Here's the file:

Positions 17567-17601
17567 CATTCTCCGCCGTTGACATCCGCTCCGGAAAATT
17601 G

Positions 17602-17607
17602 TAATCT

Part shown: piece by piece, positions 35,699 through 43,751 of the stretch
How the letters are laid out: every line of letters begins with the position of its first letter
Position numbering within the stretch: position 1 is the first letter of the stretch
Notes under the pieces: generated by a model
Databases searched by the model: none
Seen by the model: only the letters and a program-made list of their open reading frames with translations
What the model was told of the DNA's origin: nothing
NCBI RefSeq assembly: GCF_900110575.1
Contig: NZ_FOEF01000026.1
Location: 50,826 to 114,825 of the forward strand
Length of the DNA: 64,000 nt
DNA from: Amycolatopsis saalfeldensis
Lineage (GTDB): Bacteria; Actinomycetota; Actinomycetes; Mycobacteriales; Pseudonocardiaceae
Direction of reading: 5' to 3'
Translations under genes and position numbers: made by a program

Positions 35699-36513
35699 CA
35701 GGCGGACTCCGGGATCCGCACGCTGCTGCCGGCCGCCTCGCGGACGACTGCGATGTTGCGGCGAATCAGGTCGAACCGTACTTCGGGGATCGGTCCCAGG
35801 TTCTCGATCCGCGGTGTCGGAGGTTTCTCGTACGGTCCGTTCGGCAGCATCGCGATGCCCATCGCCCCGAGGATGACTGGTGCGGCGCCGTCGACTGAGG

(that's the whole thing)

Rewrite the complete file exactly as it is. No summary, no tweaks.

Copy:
Positions 17567-17601
17567 CATTCTCCGCCGTTGACATCCGCTCCGGAAAATT
17601 G

Positions 17602-17607
17602 TAATCT

Part shown: piece by piece, positions 35,699 through 43,751 of the stretch
How the letters are laid out: every line of letters begins with the position of its first letter
Position numbering within the stretch: position 1 is the first letter of the stretch
Notes under the pieces: generated by a model
Databases searched by the model: none
Seen by the model: only the letters and a program-made list of their open reading frames with translations
What the model was told of the DNA's origin: nothing
NCBI RefSeq assembly: GCF_900110575.1
Contig: NZ_FOEF01000026.1
Location: 50,826 to 114,825 of the forward strand
Length of the DNA: 64,000 nt
DNA from: Amycolatopsis saalfeldensis
Lineage (GTDB): Bacteria; Actinomycetota; Actinomycetes; Mycobacteriales; Pseudonocardiaceae
Direction of reading: 5' to 3'
Translations under genes and position numbers: made by a program

Positions 35699-36513
35699 CA
35701 GGCGGACTCCGGGATCCGCACGCTGCTGCCGGCCGCCTCGCGGACGACTGCGATGTTGCGGCGAATCAGGTCGAACCGTACTTCGGGGATCGGTCCCAGG
35801 TTCTCGATCCGCGGTGTCGGAGGTTTCTCGTACGGTCCGTTCGGCAGCATCGCGATGCCCATCGCCCCGAGGATGACTGGTGCGGCGCCGTCGACTGAGG